Otaku USA Magazine
Hard to Find Much to Love About New Film Zutto Mae Kara Suki Deshita [Review]

High school romance may be one of the most common themes in anime, but the new film Zutto Mae Kara Suki Deshita (I’ve Loved You For a Long Time) comes to us with a new and unusual production history.

The film, which opened April 23 in Japan, started life as a series of Vocaloid songs about young love by group HoneyWorks, which consists not only of composers using Vocaloid software, but illustrators and video producers.

That combination led to HoneyWorks’ songs expanding beyond the musical realm into short films, light novels and, ultimately, this film, directed by Tetsuya Yanagisawa (Destiny of the Shrine Maiden, High School DxD).

But despite its unique production history, Zutto Mae Kara Suki Deshita is about as cliched a high school romance anime as you can find.

The film’s protagonists are a group of high school friends centered around Natsuki and Yu, a will-they-won’t-they pair of childhood friends. The film begins when Natsuki confesses her love to Yu but then wimps out, calling it “confession practice.” The two proceed to become a “practice couple,” but with hints from Yu that the feeling might actually be mutual.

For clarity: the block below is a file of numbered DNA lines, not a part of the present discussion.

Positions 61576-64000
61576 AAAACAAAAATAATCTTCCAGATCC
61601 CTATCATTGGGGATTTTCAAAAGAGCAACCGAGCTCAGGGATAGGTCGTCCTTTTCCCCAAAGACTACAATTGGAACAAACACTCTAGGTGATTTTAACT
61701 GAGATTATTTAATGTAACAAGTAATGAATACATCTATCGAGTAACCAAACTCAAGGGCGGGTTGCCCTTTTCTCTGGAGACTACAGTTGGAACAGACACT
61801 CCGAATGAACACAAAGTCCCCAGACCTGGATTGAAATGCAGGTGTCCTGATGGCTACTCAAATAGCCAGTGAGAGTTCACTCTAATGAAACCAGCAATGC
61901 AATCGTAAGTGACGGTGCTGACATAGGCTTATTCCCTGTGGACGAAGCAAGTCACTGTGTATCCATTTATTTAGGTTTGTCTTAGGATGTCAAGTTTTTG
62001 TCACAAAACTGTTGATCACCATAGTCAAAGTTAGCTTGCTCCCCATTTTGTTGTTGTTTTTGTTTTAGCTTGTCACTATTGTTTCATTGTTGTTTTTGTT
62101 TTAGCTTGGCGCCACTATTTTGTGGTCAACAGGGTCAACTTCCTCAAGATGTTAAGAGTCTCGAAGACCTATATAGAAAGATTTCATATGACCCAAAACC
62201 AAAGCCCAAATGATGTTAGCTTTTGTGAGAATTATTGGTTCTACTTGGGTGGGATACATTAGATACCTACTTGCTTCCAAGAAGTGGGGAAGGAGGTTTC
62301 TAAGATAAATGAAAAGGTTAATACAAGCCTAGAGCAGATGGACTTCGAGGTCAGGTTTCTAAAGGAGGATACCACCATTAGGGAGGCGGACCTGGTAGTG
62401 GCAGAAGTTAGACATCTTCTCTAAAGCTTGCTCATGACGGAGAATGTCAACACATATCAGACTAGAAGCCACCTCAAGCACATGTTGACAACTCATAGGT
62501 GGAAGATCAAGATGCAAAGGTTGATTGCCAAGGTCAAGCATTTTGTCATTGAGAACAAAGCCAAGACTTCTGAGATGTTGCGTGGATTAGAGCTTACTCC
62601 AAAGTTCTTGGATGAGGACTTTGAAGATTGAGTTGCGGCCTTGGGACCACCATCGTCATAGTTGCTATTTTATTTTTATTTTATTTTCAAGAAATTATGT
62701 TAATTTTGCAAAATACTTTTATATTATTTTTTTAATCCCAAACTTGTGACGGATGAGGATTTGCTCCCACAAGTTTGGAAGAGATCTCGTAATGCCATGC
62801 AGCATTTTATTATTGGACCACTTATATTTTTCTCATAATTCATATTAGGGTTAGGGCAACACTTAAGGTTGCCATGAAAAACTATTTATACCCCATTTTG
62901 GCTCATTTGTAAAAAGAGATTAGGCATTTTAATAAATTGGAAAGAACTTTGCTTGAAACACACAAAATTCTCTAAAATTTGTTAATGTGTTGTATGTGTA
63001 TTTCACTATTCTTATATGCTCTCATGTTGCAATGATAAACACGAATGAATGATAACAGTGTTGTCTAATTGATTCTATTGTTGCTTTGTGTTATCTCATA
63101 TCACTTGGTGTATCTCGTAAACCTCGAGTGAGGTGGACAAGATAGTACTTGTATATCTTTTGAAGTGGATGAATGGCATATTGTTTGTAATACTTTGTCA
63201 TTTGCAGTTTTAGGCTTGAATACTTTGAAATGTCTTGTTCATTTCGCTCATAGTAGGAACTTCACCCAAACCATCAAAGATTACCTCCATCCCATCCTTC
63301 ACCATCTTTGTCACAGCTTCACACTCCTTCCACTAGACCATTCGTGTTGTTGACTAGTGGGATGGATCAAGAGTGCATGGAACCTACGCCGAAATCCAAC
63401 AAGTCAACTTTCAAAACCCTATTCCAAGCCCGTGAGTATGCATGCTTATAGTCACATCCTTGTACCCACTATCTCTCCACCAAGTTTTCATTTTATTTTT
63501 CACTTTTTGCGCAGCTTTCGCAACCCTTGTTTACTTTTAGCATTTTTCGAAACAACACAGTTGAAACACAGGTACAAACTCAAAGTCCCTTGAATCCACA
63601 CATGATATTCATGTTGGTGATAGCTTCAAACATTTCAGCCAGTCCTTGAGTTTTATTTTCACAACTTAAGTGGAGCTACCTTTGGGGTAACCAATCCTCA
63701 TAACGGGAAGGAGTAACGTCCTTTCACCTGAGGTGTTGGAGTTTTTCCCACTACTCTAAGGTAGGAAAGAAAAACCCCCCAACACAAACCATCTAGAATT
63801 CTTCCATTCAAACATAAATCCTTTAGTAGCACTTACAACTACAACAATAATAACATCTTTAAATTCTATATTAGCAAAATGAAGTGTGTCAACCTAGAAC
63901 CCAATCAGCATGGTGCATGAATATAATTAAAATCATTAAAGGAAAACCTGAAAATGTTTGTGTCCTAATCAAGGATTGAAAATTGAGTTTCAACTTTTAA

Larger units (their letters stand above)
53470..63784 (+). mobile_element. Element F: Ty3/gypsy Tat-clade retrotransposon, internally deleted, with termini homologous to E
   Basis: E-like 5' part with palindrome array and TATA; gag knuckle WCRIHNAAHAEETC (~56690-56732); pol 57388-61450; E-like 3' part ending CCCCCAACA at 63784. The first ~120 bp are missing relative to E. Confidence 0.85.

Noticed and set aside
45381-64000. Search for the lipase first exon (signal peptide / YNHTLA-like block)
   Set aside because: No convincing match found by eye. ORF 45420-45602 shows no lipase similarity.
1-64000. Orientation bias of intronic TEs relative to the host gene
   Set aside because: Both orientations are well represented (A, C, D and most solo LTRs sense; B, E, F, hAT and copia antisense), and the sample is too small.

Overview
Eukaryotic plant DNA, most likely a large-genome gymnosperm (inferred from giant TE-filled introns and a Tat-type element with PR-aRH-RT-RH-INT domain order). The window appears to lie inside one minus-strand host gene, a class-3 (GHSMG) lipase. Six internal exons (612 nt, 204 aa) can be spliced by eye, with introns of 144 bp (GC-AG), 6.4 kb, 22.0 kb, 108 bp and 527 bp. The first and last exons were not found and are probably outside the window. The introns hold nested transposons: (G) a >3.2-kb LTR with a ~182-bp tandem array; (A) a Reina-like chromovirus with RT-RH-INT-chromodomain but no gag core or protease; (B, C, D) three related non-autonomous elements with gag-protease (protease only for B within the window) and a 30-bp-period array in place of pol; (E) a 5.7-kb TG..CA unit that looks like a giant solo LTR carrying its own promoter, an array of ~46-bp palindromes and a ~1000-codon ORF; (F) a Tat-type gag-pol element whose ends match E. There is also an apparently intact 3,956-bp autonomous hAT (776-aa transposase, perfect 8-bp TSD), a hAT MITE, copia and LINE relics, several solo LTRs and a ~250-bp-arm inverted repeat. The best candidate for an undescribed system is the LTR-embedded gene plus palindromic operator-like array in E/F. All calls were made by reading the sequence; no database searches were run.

Other characters include the guy who’s been in love with a girl since the first day of school but doesn’t have the courage to talk to her, the two friends who are meant for each other but can’t bring themselves to go for it, and, of course, the mysterious hunk who threatens to add some serious triangulation to Natsuki and Yu’s budding romance. Oh, and don’t forget the elder brother, who doles out sage advice about living without regret.

If there were any cliches this film didn’t hit, it’s only because of its hour-long runtime.

My poor impression of Zutto Mae Kara Suki Deshita may be due to the timing of its release: it comes out right on the heels of Dōkyūsei, another high school-set romance. Dōkyūsei, while it trod much the same time-honored tropes as this film, presented them in a fresh new way, with its unusual animation and music creating an entirely unique atmosphere.

But try as I might, I can’t think of anything that makes Zutto Mae Kara Suki Deshita stand out in the vast ocean of high school romances. The direction, character designs, animation and screenwriting all fall flat, making the only interesting thing about Zutto Mae Kara Suki Deshita its production history. HoneyWorks completists may feel the need to check this out, but for everyone else, these tropes have been done better elsewhere.

Matt Schley is Otaku USA’s man in Japan and e-News editor. He was definitely the only male in the theater for this one.

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